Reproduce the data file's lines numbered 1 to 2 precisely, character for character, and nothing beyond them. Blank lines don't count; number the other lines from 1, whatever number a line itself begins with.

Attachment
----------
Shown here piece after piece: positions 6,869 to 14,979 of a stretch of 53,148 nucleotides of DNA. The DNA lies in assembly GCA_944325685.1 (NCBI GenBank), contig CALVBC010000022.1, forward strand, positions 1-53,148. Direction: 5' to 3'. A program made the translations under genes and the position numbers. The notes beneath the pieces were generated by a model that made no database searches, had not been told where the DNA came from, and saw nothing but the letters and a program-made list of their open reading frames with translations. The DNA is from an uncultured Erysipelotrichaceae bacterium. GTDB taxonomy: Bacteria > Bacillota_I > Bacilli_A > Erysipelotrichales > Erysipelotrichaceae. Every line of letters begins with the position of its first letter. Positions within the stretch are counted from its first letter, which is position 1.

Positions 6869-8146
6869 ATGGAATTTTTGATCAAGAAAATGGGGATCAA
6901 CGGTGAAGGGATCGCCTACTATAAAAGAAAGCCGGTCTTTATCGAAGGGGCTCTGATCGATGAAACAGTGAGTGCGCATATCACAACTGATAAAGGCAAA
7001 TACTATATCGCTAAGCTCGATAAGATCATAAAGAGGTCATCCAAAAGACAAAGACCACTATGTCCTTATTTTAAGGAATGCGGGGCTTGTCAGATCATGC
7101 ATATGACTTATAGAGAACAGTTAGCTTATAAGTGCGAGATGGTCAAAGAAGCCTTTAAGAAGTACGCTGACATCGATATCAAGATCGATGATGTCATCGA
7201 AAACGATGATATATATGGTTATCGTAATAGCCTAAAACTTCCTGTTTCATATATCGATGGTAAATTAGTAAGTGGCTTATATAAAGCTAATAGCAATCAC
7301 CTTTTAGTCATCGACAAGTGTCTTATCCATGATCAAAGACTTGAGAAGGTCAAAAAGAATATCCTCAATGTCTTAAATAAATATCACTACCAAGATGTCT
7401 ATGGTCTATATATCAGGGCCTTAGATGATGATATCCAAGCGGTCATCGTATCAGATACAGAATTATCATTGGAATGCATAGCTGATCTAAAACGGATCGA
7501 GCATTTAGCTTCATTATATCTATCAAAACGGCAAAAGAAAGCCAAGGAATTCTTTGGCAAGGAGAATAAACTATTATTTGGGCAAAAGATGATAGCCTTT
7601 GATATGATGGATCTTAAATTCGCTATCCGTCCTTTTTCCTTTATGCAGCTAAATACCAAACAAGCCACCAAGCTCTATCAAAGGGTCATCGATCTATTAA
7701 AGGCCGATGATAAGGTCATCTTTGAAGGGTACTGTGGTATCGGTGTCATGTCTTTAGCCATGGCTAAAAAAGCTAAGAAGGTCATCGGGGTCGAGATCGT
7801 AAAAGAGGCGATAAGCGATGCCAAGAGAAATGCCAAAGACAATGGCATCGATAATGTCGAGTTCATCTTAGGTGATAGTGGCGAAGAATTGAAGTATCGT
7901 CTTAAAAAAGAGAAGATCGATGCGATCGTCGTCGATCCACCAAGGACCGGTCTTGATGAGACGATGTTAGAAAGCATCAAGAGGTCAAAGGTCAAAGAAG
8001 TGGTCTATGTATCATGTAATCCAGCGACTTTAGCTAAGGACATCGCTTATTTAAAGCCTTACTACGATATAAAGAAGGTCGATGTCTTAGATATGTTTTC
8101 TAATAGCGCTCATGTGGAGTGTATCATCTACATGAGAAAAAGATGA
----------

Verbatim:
Shown here piece after piece: positions 6,869 to 14,979 of a stretch of 53,148 nucleotides of DNA. The DNA lies in assembly GCA_944325685.1 (NCBI GenBank), contig CALVBC010000022.1, forward strand, positions 1-53,148. Direction: 5' to 3'. A program made the translations under genes and the position numbers. The notes beneath the pieces were generated by a model that made no database searches, had not been told where the DNA came from, and saw nothing but the letters and a program-made list of their open reading frames with translations. The DNA is from an uncultured Erysipelotrichaceae bacterium. GTDB taxonomy: Bacteria > Bacillota_I > Bacilli_A > Erysipelotrichales > Erysipelotrichaceae. Every line of letters begins with the position of its first letter. Positions within the stretch are counted from its first letter, which is position 1.

Positions 6869-8146